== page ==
Language change and persistence within Turkish mosques in Germany
by Arndt Emmerich
Blog | January 2022
On a Saturday evening of October 2018, at 9.30pm, I was sitting with 20 young men between 16 and 25- years-old in a circle over tea and biscuits in the youth room of a mosque in urban Lower Saxony, Germany. The speaker, Bilal, started with a poem which he had translated from Turkish to German. What followed was a demanding presentation of the Turkish understanding of Sufism, with citations from Goethe’s second Divan, regarding the heroic attributes of the Prophet. Bilal’s challenge was how to communicate the feeling of an ordinary Muslim and his understanding of Islam, in German. He described it this way: ‘It is often a task of several hours to translate one word. The German language is not yet a medium [Träger] for Islamic knowledge, and [therefore] has to accept Arabic and Turkish words and concepts’. During the more informal part of the evening, attendees discussed how beneficial it was to have such a presentation in German, because it helps to communicate effectively with non- Muslims. The German component was only recently allowed by the mosque elders. One week earlier, I had spoken to Osman, a man in his thirties, and committee member of the same mosque. He explained the mosque’s language policy, which operates 80% in Turkish and 20% in German. For instance, the weekly sermon (hutbe) is in Turkish, but a beamer projects the content on the wall in German. In his view, the sermon should remain in Turkish and so should the official language of the mosque ‘even in 40 years’, to protect the Turkish heritage. His sentiment was echoed by a 23-year-old member of a female mosque group. She wanted her children to speak Turkish, which she said was only possible if she maintained the language herself. She observed sadly that her brothers’ Turkish had already become much weaker.
German policymakers often see language change as a primary indicator of “successful integration”. My research interrogates, through ethnographic engagements like those shown above, how local communities and individuals negotiate, implement and at times contest such demands. By visiting more than 20 mainly Turkish mosques, I asked how language change can be facilitated in a mindful way, in which German becomes an accepted medium for teaching Islamic knowledge, while heritage languages such as Turkish can still be transmitted to the next generation. Religious and ethnic minorities in Germany are often left alone, fending for themselves to maintain and transmit their heritage language to the next generation. Muslim parents, to whom I spoke, were concerned that their children are losing their heritage language and thereby the ability to speak with relatives and grandparents. Other German-born Muslim teenagers admitted that it can be challenging to maintain Turkish with all what is going on in their busy lives, but also that language can become politicised and tied to transnational discourses and domestic experiences of discrimination.
Preserving the heritage language in mosques is also in direct confrontation with Germany’s integration discourse, which aims to reduce linguistic differences. However, cultural anthropologist, Thijl Sunier, already said that a complete language immersion seems unattainable, due to Germany’s conception of “ethnic and lingual homogeneity (…) If your ethnic background is Turkish, you will be considered a foreigner, even if you only speak German.” Hence, the recent political demands of a German (-speaking) Islam have to be questioned on several levels. First, language change does not remove ethnic identification, and neither does it increase universal integration, because of Germany’s homogeneous understanding of national belonging. Second, German adaptation does not necessarily change the public perception of mosques, neither does it reduce anti-Muslim racism, in particular regarding conservative groups. Those might be even worse off, as they attract enhanced public scrutiny. Third, externally imposed language change creates schisms, intergenerational tension, family conflicts, and brain-drain from local mosques. Finally, a premature adaptation of the host country language contributes to the disappearance of certain Islamic traditions, given the absence of an adequate Islamic higher education infrastructure in Germany – unlike for instance in the British context in which the first full-time Islamic boarding school for future Imams opened in 1973.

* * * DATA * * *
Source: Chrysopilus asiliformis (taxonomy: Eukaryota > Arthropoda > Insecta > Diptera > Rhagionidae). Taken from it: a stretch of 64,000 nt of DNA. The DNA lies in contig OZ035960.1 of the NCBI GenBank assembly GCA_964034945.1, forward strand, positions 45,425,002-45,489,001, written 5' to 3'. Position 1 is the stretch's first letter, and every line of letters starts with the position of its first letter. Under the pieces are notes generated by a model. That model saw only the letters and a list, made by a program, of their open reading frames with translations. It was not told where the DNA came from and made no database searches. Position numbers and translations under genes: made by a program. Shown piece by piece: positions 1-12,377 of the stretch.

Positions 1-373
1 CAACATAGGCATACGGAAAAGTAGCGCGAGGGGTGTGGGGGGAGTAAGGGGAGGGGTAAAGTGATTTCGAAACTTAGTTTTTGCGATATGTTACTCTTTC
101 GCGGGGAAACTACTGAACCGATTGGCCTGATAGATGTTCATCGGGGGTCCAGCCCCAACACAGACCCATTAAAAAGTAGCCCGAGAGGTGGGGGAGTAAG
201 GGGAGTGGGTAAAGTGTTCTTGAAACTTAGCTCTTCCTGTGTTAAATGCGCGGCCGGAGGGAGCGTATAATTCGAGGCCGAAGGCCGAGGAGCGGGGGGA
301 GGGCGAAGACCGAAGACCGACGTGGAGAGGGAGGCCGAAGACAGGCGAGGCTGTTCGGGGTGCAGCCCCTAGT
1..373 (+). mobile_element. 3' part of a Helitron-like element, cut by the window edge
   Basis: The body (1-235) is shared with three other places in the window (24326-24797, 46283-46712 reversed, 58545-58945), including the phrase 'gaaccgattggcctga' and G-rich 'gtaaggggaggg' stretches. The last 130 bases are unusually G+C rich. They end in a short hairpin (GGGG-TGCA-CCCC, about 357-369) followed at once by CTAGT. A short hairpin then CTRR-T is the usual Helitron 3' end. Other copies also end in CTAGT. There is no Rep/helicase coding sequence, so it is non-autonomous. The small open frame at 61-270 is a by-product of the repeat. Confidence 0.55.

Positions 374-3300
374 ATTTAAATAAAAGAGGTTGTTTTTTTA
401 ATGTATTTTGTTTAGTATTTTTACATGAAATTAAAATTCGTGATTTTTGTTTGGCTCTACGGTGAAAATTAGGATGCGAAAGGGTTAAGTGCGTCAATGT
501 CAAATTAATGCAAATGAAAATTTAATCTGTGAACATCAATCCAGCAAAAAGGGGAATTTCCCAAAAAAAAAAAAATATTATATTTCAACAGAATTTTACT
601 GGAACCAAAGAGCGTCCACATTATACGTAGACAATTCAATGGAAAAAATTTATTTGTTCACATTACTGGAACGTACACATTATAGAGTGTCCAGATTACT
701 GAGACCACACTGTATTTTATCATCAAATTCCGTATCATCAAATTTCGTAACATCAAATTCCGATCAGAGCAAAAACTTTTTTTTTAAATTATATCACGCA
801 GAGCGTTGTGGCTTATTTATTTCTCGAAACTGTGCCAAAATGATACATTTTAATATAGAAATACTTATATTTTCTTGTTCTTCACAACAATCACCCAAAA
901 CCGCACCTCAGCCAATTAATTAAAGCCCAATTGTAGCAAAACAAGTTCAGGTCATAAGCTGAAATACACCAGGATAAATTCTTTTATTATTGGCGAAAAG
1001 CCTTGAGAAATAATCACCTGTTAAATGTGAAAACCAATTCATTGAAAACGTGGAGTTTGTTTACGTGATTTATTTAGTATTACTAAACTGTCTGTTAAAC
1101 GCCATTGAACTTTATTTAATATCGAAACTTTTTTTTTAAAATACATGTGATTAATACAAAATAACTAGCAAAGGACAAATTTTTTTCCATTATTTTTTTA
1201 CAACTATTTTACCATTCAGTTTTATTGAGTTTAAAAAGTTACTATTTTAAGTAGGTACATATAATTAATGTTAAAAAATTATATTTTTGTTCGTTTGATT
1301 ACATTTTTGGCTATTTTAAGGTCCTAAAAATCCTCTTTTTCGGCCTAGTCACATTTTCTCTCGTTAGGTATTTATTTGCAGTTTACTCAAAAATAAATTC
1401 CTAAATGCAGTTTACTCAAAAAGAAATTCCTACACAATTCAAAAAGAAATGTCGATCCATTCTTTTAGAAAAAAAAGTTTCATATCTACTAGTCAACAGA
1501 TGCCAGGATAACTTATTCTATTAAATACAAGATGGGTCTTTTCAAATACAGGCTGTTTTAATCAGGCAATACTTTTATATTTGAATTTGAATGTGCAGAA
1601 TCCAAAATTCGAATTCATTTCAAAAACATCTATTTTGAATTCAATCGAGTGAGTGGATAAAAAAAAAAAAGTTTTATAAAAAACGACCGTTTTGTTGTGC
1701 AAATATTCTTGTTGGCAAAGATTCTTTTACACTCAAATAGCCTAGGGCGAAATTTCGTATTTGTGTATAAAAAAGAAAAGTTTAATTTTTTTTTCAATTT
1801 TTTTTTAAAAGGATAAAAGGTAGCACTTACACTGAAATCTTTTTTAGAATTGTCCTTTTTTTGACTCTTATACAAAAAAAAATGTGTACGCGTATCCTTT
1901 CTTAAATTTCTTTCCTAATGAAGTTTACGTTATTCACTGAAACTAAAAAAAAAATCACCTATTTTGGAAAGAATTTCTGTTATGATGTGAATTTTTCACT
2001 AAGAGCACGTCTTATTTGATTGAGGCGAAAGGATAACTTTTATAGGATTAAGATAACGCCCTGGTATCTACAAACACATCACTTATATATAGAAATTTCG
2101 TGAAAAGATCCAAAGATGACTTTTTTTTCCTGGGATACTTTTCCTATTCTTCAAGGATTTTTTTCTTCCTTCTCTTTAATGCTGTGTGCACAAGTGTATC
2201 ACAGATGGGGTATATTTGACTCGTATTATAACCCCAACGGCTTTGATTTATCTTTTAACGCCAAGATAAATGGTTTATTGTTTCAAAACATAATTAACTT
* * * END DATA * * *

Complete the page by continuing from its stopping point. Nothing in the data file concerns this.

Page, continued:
Mosque communities in Germany are at the forefront of the variegated societal demands and demographic changes, thus trying to balance between an ambivalent integration debate and an assertive Turkish diaspora policy. Overall, they are not on a unidirectional pathway towards language assimilation, as often predicted, but are involved in complex negotiations between host country and heritage languages. Some of them have already developed novel pedological tools and hybrid approaches to ensure that future generations are better equipped to navigate in a society that is not always open to bilingualism. Hence, politicians and policymakers would be well- advised to take linguistic diversity more seriously, guaranteeing sustained communication with and appreciation for German Muslims and linguistic minorities in general, rather than insisting on monolingual assimilation.
Emmerich, A. 2021. Language change and persistence within Turkish mosques in Germany – Transnational ties and domestic demands, Journal of Ethnic and Migration Studies
Sunier, T. 2004. “National Language and Mother Tongue.” In Civil Enculturation, Nation-State, School and Ethnic Difference in The Netherlands, Britain, Germany, and France, edited by W. Schiffauer, G. Baumann, R. Kastoryano, S. Vertovec, 210–241. New York: Berghan.